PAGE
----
Team Green at French Eco-Marathon 2006 - May 2006

Developing a new vehicle is a time consuming exercie as many will appreciate. When a committment has been made to enter an event like the French event the pressure to complete it in time goes up exponentially as the date get closer. It had been hoped to enter the UK event before taking the new vehicle to France but things did not work our quite as planned.

The journey over to south France started on Tuesday (16th May) evening with a trip down to the ferry at Portsmouth. We met the drivers Jenny and Frances on the way and caught the overnight ferry to Caen. After a reasonable nights sleep we drove right down through France taking over 8 hours to do the 600 miles. The weather was very hot when we arrived and put up the tent at the campsite. After a broken night's sleep from a thunder storm we travelled to the nearby track at Nogaro.

During the Thursday morning we made some last minute adjustments to the vehicle and waited for the technical inspection checks to be carried out. Amazingly for a brand new vehicle we sailed straight through the checks with no problems. However as soon as we began testing on the track we knew that this luck would not continue. The vehicle has a radical form of steering, which involves the rear half of the vehicle pivoting around an axis behind the driver compartment. Unfortunately because of the time pressures, the vehicle had not been tested before setting off to France.

Sadly although we tried to improve the mechganism during the few days at Nogaro it was never going to be satisfactory and after rolling the vehicle at 20 mph we decided to retire. Right from the first test run by Jenny we reognised that there was insufficient feedback for the driver and that the mechanical advantage was too low to provide good control and it rolled onto its side.

Fortunately Frances who was driving at this point was unhurt, although rather shaken!! The vehicle suffered scratching to the paintwork and a few superficial cracks to the covers, but the main structural integrity was not compromised at all. Both drivers (and myself)were very impressed at the strength of the vehicle and the way it protected them.

6603mpg petrol (British Record) and 4953mpg LPG (British Record) at Alford 2005 - Aug 2005

As usual we transported the vehicle on the roof rack and carried the rest of the luggage on the car and trailer. Our journey to Scotland took 13 hours, starting at 3.20 in the morning and arriving near Aberdeen just after 4pm on Thursday afternoon.

We had decided to go up a day earlier than in previous years and the extra time was very helpful in two respects. Firstly we had more time to regain our energies after the long drive, and secondly our son Daniel was able to spend a day practicing on the track in his own vehicle. This vehicle (Team Greenhorn) is a simple 3 wheeler tricycle that has been made up in minimal time so that Daniel can also compete and enjoy the event.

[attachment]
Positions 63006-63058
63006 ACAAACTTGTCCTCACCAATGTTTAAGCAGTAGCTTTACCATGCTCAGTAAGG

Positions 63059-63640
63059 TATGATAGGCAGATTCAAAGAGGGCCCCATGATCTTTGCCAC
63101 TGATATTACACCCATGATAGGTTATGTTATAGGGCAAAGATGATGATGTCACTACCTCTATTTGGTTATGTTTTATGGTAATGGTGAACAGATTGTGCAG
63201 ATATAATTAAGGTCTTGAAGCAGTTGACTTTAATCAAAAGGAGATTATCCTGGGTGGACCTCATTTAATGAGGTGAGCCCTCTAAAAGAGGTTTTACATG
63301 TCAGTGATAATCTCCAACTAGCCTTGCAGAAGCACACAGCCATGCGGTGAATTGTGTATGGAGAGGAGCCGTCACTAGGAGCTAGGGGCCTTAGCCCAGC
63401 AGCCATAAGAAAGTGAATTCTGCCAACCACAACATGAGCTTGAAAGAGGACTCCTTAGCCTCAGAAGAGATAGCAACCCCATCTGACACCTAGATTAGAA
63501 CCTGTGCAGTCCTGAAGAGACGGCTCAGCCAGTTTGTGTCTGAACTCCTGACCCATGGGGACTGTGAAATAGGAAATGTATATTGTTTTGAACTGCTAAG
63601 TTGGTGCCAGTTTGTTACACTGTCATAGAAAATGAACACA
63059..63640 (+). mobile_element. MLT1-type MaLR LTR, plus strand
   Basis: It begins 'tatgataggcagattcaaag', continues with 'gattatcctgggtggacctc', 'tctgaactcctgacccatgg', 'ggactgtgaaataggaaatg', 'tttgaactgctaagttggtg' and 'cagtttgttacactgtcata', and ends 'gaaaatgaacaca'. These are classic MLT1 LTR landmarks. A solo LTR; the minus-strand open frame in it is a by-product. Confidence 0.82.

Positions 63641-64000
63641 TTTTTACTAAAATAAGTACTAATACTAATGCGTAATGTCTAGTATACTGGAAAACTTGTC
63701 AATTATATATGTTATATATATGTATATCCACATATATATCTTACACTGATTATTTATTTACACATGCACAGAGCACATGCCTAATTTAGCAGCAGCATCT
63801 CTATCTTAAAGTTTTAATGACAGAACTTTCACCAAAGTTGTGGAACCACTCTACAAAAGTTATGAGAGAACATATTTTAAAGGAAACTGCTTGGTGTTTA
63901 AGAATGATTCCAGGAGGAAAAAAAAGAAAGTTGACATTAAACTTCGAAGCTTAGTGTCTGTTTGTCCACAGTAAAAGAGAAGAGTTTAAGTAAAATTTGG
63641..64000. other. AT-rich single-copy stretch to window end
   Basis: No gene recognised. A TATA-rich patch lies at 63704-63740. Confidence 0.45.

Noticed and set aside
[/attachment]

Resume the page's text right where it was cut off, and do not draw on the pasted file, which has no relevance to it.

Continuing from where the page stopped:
During the Friday Daniel carried practiced on the track and gradually began to understand the principles behind getting the best fuel consumption from his vehicle. Although his vehicle has a rather large Suffolk Punch lawn mower engine on it that is running continuously he had great fun and achieved a creditable 251 mpg for his first ever attempt at an Eco-Marathon. We are obviously very pleased with him.

Later on the Friday, I collected Frances from the airport and we set up the Team Green vehicle in the marquee pits. On the official practice day (Saturday) we were able to prepare the vehicle for a run and to get out and complete it before dinner time. The circuit consists of a quarter of a mile oval shape similar to a running track. The measured distance of the 25 lap run is 6.335 miles in a minimum of 38 minutes and 8 seconds. The unofficially measured consumption of this first practice was 5900 mpg, which we were relatively pleased with as the temperature was a little cool.

At this point I left the rest of the team to have their dinner while I collected our second driver from the station at Aberdeen. Unfortunately for Jenny, the sleeper train that should have arrived at Aberdeen at 7.30am on Saturday had been delayed by fallen power lines and so she was about 5 and a half hours late. Despite this, Jenny was very cheerful and soon got to work in the vehicle with the second test run and we honed our burn and coast strategy.

We decided to end the day with a test run using lpg even though we did not have any scales to measure the fuel consumption. The engine ran smoothly and we double checked that the mixture strength was optimised before changing back to petrol for the morning. Saturday evenings are a time to relax at the Scottish eco-marathon and with plenty of excellent food and drink everyone was able to enjoy the hospitality, which included a barbecue, local music and a sing song.

First thing on the competition day it was rather chilly and so we began to warm up the engine early. We also checked the tyres and found some small pieces of granite that had stuck into the tyre surface, which we removed before they were forced right through the canvas to cause a puncture. Shortly after 9am the team managers and drivers were given a final briefing before the vehicles were allowed to begin officially measured runs.

Being a team with a vehicle that is capable of achieving greater than 5000 mpg the method for fuel measuring involves accurately weighing the fuel reservoir and injector before and after the run. This gravimetric method of fuel measuring is more accurate than the normal volumetric method because it takes into account any temperature variations or unseen air bubbles inside the injector. It is however more time consuming and so it is important to keep the engine warm using electrical heating during this process.